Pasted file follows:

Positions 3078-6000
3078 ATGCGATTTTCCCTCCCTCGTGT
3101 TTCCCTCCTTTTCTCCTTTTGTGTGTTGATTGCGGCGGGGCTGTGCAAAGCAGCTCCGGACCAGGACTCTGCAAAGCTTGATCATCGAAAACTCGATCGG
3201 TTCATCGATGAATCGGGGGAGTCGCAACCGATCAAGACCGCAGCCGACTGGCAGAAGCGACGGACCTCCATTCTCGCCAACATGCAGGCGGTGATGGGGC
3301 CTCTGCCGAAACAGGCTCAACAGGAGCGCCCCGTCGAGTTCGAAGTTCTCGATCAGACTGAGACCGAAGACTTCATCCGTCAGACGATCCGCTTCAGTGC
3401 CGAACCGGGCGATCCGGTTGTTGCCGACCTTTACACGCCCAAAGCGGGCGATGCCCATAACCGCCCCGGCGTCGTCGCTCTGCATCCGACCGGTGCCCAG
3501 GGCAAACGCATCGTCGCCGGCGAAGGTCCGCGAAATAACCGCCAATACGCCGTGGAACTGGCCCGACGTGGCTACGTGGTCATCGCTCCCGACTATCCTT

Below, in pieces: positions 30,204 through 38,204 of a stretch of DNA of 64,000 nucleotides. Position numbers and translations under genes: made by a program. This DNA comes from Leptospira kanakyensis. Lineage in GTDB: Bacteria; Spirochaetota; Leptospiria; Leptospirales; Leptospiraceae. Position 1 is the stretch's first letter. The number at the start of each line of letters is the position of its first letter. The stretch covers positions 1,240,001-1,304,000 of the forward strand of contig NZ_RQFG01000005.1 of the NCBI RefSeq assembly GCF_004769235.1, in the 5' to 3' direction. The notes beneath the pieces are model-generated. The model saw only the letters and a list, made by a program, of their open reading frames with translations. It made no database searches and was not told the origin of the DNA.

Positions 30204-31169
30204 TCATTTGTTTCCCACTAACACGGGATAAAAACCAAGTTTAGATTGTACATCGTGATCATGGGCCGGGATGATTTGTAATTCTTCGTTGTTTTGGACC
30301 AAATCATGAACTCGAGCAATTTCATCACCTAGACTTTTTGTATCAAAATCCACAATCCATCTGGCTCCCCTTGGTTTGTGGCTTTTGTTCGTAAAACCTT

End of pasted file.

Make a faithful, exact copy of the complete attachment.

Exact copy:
Positions 3078-6000
3078 ATGCGATTTTCCCTCCCTCGTGT
3101 TTCCCTCCTTTTCTCCTTTTGTGTGTTGATTGCGGCGGGGCTGTGCAAAGCAGCTCCGGACCAGGACTCTGCAAAGCTTGATCATCGAAAACTCGATCGG
3201 TTCATCGATGAATCGGGGGAGTCGCAACCGATCAAGACCGCAGCCGACTGGCAGAAGCGACGGACCTCCATTCTCGCCAACATGCAGGCGGTGATGGGGC
3301 CTCTGCCGAAACAGGCTCAACAGGAGCGCCCCGTCGAGTTCGAAGTTCTCGATCAGACTGAGACCGAAGACTTCATCCGTCAGACGATCCGCTTCAGTGC
3401 CGAACCGGGCGATCCGGTTGTTGCCGACCTTTACACGCCCAAAGCGGGCGATGCCCATAACCGCCCCGGCGTCGTCGCTCTGCATCCGACCGGTGCCCAG
3501 GGCAAACGCATCGTCGCCGGCGAAGGTCCGCGAAATAACCGCCAATACGCCGTGGAACTGGCCCGACGTGGCTACGTGGTCATCGCTCCCGACTATCCTT

Below, in pieces: positions 30,204 through 38,204 of a stretch of DNA of 64,000 nucleotides. Position numbers and translations under genes: made by a program. This DNA comes from Leptospira kanakyensis. Lineage in GTDB: Bacteria; Spirochaetota; Leptospiria; Leptospirales; Leptospiraceae. Position 1 is the stretch's first letter. The number at the start of each line of letters is the position of its first letter. The stretch covers positions 1,240,001-1,304,000 of the forward strand of contig NZ_RQFG01000005.1 of the NCBI RefSeq assembly GCF_004769235.1, in the 5' to 3' direction. The notes beneath the pieces are model-generated. The model saw only the letters and a list, made by a program, of their open reading frames with translations. It made no database searches and was not told the origin of the DNA.

Positions 30204-31169
30204 TCATTTGTTTCCCACTAACACGGGATAAAAACCAAGTTTAGATTGTACATCGTGATCATGGGCCGGGATGATTTGTAATTCTTCGTTGTTTTGGACC
30301 AAATCATGAACTCGAGCAATTTCATCACCTAGACTTTTTGTATCAAAATCCACAATCCATCTGGCTCCCCTTGGTTTGTGGCTTTTGTTCGTAAAACCTT